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FrackFinder: Mapping and Tracking Fracking Sites With Your Help

At SkyTruth, we work hard to make the unseen impacts of pollution and industrial development visible to the public. Our latest skytruthing effort is the FrackFinder. FrackFinder is a crowdsourced project to find, map, and track all sites where drilling for natural gas using hydraulic fracturing (fracking), occurs in the Marcellus Shale region of Pennsylvania.

This project goes a step beyond plotting data from state and industry sources as “pins in a map,” because there is much more going on in the forests, fields, and public lands of the Marcellus Shale than a single point on a map can tell. There are many stages to the life of a well and drilling/fracking has a footprint far larger than just the individual well. Our tool utilizes the innovative concept of crowdsourcing to enable concerned citizens to easily look at thousand of images over multiple years, allowing them to contribute to scientific evaluation of shale gas issues and provide us with large quantities of reliable spatial information. Crowdsourcing, outsourcing the work of image analysis to volunteers (like yourself), is an integral part of our vision of skytruthing — where anyone can see the impact of human activity on our planet, and take action to protect the environment.

We are now launching the appropriately named Project TADPOLE. It is the first in a series of applications that make up the FrackFinder project. (Look out for different growth stages, and possibly different amphibians and reptiles, as our skytruthing project continues to evolve.)

Example of a drilling site with equipment, as shown in the TADPOLE crowdsourcing tool.
At this stage, we’ve gathered aerial survey photography taken by the National Agricultural Imagery Program (NAIP; the same high-resolution imagery used in Google Earth) in 2005, 2008, and 2010 and data extracted from drilling permits for fracking sites in the state of Pennsylvania. There are nearly 3,000 fracking sites across PA, and we are asking volunteers to classify the type of activity they see at these sites for each of the three years. That’s 9,000 separate image-analysis tasks. To ensure accuracy, we require each image to be viewed and classified by ten different volunteers. (Preliminary testing has provided us with impressive results; volunteers agree on what they see in an image 89% of the time.) This means there are 90,000 individual tasks — instances of an image being served up and classified — to be completed… Whew.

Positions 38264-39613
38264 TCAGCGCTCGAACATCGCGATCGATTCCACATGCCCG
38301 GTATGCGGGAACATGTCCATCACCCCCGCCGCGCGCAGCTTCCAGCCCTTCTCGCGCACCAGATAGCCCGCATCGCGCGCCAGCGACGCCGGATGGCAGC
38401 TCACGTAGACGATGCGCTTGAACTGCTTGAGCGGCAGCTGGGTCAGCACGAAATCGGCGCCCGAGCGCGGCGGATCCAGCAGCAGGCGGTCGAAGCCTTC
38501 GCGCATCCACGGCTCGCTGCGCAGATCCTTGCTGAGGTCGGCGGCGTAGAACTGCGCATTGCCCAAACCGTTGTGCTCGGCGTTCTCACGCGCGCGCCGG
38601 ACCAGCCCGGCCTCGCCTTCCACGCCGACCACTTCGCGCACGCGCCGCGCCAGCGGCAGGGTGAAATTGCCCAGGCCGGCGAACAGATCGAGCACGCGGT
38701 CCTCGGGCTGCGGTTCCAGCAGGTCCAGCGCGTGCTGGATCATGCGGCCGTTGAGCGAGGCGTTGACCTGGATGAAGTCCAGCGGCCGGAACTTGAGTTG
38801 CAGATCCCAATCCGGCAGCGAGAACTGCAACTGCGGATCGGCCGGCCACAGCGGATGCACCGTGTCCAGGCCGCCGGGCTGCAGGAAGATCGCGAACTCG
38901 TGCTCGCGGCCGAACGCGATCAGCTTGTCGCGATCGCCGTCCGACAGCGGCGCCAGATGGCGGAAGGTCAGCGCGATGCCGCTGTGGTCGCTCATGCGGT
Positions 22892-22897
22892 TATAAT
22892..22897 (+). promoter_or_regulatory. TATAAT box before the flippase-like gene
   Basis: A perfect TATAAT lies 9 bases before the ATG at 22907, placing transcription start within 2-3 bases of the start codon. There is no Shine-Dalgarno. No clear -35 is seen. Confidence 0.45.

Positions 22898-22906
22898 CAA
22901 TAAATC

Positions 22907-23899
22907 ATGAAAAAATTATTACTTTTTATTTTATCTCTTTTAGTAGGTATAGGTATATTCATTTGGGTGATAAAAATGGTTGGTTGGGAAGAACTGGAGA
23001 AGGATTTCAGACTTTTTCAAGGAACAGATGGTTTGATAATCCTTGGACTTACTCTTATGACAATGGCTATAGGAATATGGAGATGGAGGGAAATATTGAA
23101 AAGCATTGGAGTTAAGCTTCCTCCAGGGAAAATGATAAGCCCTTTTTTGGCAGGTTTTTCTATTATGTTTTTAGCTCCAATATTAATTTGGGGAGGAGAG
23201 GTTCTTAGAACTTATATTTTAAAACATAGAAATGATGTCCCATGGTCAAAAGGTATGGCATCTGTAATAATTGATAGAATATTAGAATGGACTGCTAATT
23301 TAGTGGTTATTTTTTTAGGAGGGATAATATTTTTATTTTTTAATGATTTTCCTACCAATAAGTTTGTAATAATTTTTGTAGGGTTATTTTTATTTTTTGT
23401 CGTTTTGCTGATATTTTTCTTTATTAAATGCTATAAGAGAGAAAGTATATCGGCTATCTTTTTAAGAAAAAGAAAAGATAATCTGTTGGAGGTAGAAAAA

That’s where you come in!
Become a skytruther by participating in Project TADPOLE. First, please fill out our sign-up sheet so we can let you know how the project is progressing (we promise not to spam you). Then, go to Project TADPOLE and spend at least 20 minutes classifying drilling sites for us. And finally, we are still beta testing and we need your feedback so please tell us how your experience was on our Facebook page.

We are continually improving Project TADPOLE and will be adding features such as a “finished” button to exit the tool. But please know that your work is saved as you go!

SkyTruth Alerts – Try It!

Ever wonder what’s going on in the environment around your home, your school, your favorite vacation spot? Us too: the world is a big place, and it takes a LOT of satellite images to cover it all. Here at SkyTruth we scour the infosphere for hints telling us where to look, and when. Over the years we’ve accumulated a collection of information sources that we use to decide which satellite images to analyze, and then we use this blog to report our findings and publish our images. We’ve been working on a system to easily share those sources with our partners, and now we’re ready to share it with everyone.

SkyTruth Alerts

Today we are launching a new service on our website called SkyTruth Alerts where we publish environmental incident reports, as we get (and produce) them. We are starting off the service with reports collected from three sources – focused heavily on oil and gas drilling and related activities in the US. The sources are reported oil and hazardous materials spills from the National Response Center, pollution response and investigation reports from NOAA’s Incident News, and incident analyses published on our own SkyTruth blog. We will add more information sources over coming weeks, and extend our focus to include gas drilling and fracking in the Marcellus Shale.

How it Works